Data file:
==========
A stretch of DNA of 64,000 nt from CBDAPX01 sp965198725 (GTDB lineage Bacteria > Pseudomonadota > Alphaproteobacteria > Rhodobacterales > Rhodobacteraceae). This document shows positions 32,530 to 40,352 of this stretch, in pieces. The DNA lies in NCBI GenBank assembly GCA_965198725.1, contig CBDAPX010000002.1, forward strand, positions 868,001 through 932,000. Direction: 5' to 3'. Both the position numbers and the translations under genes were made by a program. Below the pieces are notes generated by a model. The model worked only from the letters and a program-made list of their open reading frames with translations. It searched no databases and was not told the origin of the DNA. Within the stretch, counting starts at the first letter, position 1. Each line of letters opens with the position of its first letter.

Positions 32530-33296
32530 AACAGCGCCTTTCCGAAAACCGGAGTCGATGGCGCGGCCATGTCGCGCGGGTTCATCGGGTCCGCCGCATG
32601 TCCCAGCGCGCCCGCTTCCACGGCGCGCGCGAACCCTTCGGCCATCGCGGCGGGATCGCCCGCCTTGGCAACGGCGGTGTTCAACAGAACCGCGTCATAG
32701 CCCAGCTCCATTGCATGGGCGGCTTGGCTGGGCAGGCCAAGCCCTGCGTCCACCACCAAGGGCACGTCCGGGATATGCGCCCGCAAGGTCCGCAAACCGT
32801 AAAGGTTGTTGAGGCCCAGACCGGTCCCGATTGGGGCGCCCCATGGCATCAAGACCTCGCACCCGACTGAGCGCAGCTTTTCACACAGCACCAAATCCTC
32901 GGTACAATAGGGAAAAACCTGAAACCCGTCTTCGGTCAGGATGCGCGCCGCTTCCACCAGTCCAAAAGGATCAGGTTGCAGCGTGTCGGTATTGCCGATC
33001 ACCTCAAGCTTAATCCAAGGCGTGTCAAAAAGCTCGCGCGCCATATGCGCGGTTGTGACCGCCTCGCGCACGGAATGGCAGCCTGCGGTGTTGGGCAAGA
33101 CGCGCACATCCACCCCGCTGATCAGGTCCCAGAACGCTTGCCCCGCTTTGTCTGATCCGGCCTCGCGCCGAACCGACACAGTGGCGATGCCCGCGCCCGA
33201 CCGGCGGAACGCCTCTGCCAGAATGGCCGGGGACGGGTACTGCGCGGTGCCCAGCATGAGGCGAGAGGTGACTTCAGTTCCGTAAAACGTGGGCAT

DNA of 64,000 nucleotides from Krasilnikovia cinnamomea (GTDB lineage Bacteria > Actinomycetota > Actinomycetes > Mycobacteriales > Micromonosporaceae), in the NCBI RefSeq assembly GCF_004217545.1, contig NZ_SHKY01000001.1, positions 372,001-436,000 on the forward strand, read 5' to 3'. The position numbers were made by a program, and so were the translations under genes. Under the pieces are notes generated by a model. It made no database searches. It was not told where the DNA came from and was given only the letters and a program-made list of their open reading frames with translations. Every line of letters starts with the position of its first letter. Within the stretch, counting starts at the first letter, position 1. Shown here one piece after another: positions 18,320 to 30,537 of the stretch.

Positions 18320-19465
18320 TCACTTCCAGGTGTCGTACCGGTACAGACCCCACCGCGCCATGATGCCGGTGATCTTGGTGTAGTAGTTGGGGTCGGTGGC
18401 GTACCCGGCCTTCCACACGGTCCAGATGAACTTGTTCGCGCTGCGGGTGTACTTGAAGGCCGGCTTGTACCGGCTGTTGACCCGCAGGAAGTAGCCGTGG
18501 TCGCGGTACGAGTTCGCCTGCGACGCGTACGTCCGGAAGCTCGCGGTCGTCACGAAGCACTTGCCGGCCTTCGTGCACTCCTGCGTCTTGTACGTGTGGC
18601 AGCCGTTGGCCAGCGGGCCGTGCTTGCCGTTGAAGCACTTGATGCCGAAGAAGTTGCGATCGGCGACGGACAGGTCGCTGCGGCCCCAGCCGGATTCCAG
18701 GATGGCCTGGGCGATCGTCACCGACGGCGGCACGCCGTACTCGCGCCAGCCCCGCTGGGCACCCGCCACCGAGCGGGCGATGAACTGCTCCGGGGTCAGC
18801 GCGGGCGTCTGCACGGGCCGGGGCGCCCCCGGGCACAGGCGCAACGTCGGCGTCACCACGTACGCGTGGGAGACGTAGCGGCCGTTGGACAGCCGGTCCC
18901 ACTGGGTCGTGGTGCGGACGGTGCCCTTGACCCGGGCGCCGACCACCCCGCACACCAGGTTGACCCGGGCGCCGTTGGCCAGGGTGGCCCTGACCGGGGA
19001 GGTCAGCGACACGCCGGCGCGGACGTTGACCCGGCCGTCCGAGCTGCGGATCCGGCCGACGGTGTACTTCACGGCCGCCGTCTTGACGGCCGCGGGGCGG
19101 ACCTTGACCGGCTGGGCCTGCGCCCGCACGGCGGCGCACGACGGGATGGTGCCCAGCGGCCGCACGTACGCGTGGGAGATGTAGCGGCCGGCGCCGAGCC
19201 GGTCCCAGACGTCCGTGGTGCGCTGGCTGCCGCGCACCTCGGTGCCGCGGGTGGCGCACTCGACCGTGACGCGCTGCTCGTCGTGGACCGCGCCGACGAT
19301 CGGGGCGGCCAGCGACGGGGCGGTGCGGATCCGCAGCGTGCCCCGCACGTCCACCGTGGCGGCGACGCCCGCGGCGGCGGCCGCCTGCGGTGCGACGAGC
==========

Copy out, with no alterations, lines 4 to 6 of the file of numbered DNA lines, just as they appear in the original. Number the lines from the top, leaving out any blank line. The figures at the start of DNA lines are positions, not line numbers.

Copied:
32601 TCCCAGCGCGCCCGCTTCCACGGCGCGCGCGAACCCTTCGGCCATCGCGGCGGGATCGCCCGCCTTGGCAACGGCGGTGTTCAACAGAACCGCGTCATAG
32701 CCCAGCTCCATTGCATGGGCGGCTTGGCTGGGCAGGCCAAGCCCTGCGTCCACCACCAAGGGCACGTCCGGGATATGCGCCCGCAAGGTCCGCAAACCGT
32801 AAAGGTTGTTGAGGCCCAGACCGGTCCCGATTGGGGCGCCCCATGGCATCAAGACCTCGCACCCGACTGAGCGCAGCTTTTCACACAGCACCAAATCCTC